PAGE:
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Lost Cause of the Confederacy

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  • LaSalle "Sallie" Pickett (Corbell) (1843 - 1931)
    clearer photo and bio LaSalle Corbell "Sallie" Pickett Birth: May 16, 1843 Death: Mar. 22, 1931 LaSalle Corbell "Sallie" Pickett was a gifted speaker and writer, both talents that earned money...
  • Sgt. Jesse Weber Bean (CSA) (1817 - 1905)
    (see "Time Line" & "Media") on this profile for more Jesse Bean files) Born in Pennsylvania to a large family (first born son) / His brothers fought for the Union. "Jesse went into __ shops in Phila....
  • Brig. Gen John McCausland (CSA) (1836 - 1927)
    John A. McCausland was a Confederate general during the American Civil War (1861–1865). Known as "Tiger John," the former mathematics professor was hailed as a hero by the citizens of Lynchburg, V...
  • Jefferson Davis, President of the Confederate States (1808 - 1889)
    JEFFERSON FINIS DAVIS, President of theConfederate States of America' A West Point graduate, Davis fought in the Mexican-American War as a colonel of a volunteer regiment, and was the United States Se...
  • Sen. John Warwick Daniel, Sr. (CSA) (1842 - 1910)
    Warwick Daniel (September 5, 1842 – June 29, 1910) was an American lawyer, author, and Democratic politician from Lynchburg, Virginia. He served in the Virginia House of Delegates and represented Virgi...

wikipedia description

This <project> is reserved for genealogical members of Civil War (CSA) veterans.

The initial purpose is to list adherents who actually fought in the Civil War and then later espoused "Lost Cause" views after Appomattox.

I suggest NOT adding

  • Civil War soldiers merely because they fought in the War
    • descendants of the post-bellum adherents should be added if they espoused such opinion in print media, speeches, sermons, and the like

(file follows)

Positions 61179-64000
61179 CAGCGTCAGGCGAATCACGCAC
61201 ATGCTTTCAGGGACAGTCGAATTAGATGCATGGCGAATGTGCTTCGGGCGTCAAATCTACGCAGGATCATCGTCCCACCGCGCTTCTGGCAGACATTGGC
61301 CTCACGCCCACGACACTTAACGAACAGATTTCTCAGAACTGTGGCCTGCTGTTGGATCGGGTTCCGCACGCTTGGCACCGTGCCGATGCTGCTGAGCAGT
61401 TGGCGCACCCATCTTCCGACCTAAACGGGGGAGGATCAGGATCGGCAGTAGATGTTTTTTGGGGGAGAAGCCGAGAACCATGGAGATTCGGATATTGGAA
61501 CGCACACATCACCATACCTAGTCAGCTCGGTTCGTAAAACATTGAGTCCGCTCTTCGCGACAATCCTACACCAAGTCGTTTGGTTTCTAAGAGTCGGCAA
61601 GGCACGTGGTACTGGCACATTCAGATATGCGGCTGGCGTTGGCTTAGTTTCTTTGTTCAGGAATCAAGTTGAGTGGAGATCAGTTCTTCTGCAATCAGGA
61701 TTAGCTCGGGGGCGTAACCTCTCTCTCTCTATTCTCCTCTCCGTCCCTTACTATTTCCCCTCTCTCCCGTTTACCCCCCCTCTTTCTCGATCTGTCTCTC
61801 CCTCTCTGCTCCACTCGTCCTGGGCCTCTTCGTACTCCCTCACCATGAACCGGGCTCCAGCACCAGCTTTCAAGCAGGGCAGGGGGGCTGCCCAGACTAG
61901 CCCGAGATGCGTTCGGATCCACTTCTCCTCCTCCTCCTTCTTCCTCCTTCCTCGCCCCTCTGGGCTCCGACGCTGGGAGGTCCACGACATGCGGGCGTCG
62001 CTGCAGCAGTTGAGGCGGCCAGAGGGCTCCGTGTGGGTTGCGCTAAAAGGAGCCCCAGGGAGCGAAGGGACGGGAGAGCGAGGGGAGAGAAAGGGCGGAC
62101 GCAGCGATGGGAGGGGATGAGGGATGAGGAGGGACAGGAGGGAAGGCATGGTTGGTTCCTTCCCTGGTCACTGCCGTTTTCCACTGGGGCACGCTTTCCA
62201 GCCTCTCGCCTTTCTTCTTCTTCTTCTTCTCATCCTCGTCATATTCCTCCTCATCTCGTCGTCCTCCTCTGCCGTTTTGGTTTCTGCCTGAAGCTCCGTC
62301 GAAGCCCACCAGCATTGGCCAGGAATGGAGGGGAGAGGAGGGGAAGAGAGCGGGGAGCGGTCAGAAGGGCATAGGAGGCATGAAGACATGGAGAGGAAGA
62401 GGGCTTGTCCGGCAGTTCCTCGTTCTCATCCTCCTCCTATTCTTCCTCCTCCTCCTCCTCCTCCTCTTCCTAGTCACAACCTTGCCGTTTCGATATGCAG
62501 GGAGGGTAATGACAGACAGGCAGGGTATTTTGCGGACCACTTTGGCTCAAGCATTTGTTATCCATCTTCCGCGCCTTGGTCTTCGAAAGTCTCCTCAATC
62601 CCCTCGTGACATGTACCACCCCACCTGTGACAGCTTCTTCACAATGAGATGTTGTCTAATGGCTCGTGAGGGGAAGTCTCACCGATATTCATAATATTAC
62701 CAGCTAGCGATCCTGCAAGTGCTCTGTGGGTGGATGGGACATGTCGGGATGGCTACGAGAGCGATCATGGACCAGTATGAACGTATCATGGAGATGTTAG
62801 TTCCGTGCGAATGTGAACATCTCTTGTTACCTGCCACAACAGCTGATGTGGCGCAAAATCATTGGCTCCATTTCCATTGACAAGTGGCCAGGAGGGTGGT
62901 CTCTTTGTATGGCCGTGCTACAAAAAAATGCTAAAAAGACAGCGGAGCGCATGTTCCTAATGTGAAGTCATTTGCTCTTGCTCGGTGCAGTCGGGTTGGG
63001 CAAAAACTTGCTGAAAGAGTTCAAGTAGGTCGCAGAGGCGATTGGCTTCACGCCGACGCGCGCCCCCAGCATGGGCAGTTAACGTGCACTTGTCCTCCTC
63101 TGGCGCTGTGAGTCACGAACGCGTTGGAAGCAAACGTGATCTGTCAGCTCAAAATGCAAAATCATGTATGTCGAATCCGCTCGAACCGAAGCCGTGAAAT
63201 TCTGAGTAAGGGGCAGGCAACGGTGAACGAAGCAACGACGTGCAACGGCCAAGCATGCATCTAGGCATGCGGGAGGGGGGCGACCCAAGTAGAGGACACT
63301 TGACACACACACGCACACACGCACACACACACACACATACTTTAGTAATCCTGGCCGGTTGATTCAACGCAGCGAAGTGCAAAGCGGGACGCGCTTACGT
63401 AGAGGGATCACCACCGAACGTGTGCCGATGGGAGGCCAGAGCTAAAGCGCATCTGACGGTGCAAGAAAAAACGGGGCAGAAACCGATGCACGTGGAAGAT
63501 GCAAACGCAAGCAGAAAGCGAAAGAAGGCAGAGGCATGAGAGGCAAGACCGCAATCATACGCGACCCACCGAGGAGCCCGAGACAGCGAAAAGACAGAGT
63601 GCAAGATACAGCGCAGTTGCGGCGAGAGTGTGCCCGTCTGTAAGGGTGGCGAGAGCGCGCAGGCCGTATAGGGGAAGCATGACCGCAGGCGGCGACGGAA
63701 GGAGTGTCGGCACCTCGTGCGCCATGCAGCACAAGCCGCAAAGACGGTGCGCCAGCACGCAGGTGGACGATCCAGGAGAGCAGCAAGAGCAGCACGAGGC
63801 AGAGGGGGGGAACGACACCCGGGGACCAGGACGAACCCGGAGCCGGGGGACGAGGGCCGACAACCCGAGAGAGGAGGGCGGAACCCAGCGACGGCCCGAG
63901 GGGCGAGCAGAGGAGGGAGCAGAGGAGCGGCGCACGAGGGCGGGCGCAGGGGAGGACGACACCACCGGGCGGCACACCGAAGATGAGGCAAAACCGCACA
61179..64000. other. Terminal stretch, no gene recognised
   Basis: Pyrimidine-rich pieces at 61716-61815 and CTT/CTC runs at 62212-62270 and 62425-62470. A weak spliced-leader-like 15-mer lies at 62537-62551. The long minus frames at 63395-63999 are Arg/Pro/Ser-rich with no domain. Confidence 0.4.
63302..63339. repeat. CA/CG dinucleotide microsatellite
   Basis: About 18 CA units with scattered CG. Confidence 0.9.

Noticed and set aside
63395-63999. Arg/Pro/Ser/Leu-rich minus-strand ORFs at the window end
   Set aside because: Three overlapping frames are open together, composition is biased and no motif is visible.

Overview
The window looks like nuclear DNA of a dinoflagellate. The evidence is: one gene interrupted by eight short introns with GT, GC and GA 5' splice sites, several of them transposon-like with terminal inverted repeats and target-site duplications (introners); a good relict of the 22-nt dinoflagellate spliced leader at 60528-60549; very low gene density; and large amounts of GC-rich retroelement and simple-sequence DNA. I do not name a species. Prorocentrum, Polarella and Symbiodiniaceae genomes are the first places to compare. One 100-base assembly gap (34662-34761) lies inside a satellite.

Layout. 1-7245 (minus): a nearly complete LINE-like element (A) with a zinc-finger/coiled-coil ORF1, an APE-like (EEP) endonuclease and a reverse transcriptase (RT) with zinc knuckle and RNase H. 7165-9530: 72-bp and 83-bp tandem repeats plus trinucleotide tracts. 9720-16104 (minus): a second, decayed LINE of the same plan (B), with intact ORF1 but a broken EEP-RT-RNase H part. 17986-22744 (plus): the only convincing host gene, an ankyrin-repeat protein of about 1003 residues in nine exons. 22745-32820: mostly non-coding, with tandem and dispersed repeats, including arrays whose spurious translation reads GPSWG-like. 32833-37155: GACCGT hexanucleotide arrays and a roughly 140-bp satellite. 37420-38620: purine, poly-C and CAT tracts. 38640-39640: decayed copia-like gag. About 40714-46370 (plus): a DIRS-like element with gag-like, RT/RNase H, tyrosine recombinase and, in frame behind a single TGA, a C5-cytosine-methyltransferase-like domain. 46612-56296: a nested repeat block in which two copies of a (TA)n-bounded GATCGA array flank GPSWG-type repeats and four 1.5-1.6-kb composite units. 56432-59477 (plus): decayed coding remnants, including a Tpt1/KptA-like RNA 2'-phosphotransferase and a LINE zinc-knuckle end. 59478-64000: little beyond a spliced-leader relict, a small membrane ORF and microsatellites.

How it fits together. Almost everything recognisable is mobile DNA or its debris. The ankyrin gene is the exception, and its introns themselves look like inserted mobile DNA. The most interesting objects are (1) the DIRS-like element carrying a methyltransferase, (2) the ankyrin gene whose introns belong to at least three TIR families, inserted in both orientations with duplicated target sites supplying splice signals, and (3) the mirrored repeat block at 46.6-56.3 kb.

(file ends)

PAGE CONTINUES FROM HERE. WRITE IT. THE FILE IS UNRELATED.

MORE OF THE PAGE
Others, such as more modern proponents should be collected in an as yet uncreated sub-project if so desired.

Key Elements

~• wikipedia: "It was the articles written by General Jubal A. Early in the 1870s for the Southern Historical Society that firmly established the Lost Cause as a long-lasting literary and cultural phenomenon. The 1881 publication of The Rise and Fall of the Confederate Government by ex-Confederate President Jefferson Davis, a two-volume defense of the Southern cause, provided another important text in the history of the Lost Cause. Davis blamed the enemy for "whatever of bloodshed, of devastation, or shock to republican government has resulted from the war".

The Lost Cause ideology includes fallacies about the relationships between slaves and masters.

"The Lost Cause legend includes the assertion that slavery was not the main dispute between the North and the South and was not the cause of secession. The myth claims that it was merely a matter of time before the South would have given up slavery by its own choice, and that it was the trouble-making abolitionists who manufactured disagreement between the regions. Enslaved African Americans were characterized as faithful and happy.[45][46]"

"A nationalistic basis for Lost Cause rhetoric is the notion that Southerners were descended from the Norman knights of William the Conqueror, "a race [...] renowned for its gallantry, chivalry, its honour, its gentleness, and its intellect".[47][48] Lost Cause advocates try to rationalize the Confederate military defeat with the assertion that the South had not actually been defeated; rather, it had been unfairly overcome by the massive manpower and resources of the deceitful Yankees. Contradictorily, they also maintain that the South would have won the war if it had prevailed in the battle at Gettysburg, and that it lost because of Stonewall Jackson's death in 1863 and the failure of Lt. Gen. James Longstreet."

Profiles on Wikipedia & Elsewhere


as opposed to


  • The American Civil War Audio CD – January 1, 2000 by Professor Gary W Gallagher (Author)
    • This course examines the American Civil War with emphasis on the period from 1861 to 1865. There are 48 separate lectures given by Gary W. Gallagher, Ph.D. of the University of Virginia. Each lecture is approximately 30 minutes in length. Professor Gallagher is recognized as one of the top hitorians of the Civil War and is a prolific author.
  • Alan T. Nolan & Gary Gallagher The Myth of the Lost Cause and Civil War History. Indiana University Press. 2000. ISBN 0253338220